Last night, I attended a conversation with Annette Gordon-Reed, author of The Hemingses of Monticello and widely regarded as being responsible for uncovering the hereditary link between the third President and a slave family on his plantation. I was moderately interested in the Hemings story when it first broke (not super excited about seemingly coercive master-slave relationships between old men and teenagers) but Gordon-Reed’s explanation of her own fascination with Sally Hemings and her family brought a new level of analysis to (what has become) an ordinary storyline.
For one, the Hemings family represents a unique version of plantation slavery. This was a family that was so intricately connected to the Jeffersons that they enjoyed a bizarre position somewhere between moderated freedom and typical oppressive possession. Sally Hemings and her siblings were the children of Jefferson’s wife’s father and an enslaved woman on his plantation. Martha Wayles Jefferson brought her half-siblings with her to Monticello when she married Thomas Jefferson. So, yes, you see where this is going. After Martha’s death, Jefferson took Sally (his wife’s half-sister) as a mistress and (probably) fathered her seven children. There were Hemingses all over Monticello occupying the highest ranks of slave labor on the plantation. Some of the Hemings brothers were highly skilled laborers and could come and go somewhat freely. While seven hundred slaves passed through Monticello during its history, Gordon-Reed claims Sally Hemings’ family was the only one to leave the plantation in tact (meaning Jefferson never sold any of her children). In short, Sally Hemings, her children, and siblings had a very different slave experience.
All of this makes it very hard to characterize the relationship between Sally Hemings and Thomas Jefferson. Was it coercive? Was it loving? Was it ever consensual? Did she alter his virulently racist views? Did he love his children with her? The answers to these questions aren’t nearly as interesting as modern-day views on the topic. Gordon-Reed tells the story of Jefferson historian Dumas Malone, who in a 1984 New York Times interview at the end of his life, stated that a sexual interaction may have happened “once or twice” between Hemings and Jefferson but a prolonged (30+ year) relationship was “without foundation and is wholly out of character.” Entire conferences and books have been devoted to debunking Gordon-Reed’s research and the subsequent 1998 Nature magazine study establishing a DNA link between Jefferson and Hemings’ last child, Eston.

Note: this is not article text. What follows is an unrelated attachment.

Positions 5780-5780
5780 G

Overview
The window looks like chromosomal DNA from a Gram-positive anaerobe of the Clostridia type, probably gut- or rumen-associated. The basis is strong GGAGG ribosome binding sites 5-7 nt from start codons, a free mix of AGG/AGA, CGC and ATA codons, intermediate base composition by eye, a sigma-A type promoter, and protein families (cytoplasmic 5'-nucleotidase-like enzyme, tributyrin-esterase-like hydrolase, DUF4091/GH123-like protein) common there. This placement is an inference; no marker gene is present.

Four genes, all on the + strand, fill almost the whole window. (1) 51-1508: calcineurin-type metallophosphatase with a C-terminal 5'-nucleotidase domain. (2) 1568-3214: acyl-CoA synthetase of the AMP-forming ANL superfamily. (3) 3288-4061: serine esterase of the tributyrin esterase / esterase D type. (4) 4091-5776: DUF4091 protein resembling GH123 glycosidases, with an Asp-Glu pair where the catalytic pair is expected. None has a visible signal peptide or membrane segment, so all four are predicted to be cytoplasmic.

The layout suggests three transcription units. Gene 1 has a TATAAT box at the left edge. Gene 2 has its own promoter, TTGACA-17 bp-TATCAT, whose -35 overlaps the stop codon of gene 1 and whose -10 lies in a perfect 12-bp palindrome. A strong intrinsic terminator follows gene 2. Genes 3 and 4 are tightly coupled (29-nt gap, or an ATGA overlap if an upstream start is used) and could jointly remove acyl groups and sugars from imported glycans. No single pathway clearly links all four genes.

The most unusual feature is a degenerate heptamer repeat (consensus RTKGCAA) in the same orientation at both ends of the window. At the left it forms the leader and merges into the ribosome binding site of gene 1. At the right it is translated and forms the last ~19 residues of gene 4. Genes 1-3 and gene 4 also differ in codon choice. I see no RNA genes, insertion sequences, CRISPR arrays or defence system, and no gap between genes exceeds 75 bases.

The interesting thing about Gordon-Reed’s opponents is that they seem totally willing to acknowledge that a casual rape may have occurred between Jefferson (or a Jefferson relative) and Hemings but the idea of something resembling a relationship is abhorrent. Let’s go over that again. Rape of a sixteen-year old slave is old news but a thirty-year relationship involving multiple children is offensive to the notion of this upstanding founding father? The idea that a man of extreme principle and intelligence could have prolonged interest in an enslaved woman of African descent is evidently, preposterous.
I’ve always been generally uncomfortable with the way master/slave relationships are discussed in contemporary discussion and the Hemings-Jefferson situation exemplifies my discomfort. We accept rape as part of plantation culture but in accepting it, we normalize it and deemphasize the horror of it. So Thomas Jefferson could have raped Sally Hemings and that’s okay because everyone was doing it? It is incredible that in the pursuit of protecting the virtue of a President that historians would seek to make slave/slavemaster rape a de rigueur consequence of slave life.
Gordon-Reed warns that many of the themes present in the Hemings-Jefferson situation; possession, autonomy, agency, the degradation of the black female/male body, are ones we still grapple with today. One might only think back to the brouhaha over Lebron James leaving Cleveland to see some similar questions arise. Unfortunately, in an era of racelessness and color-blindness, these discussions remain far too few and far between.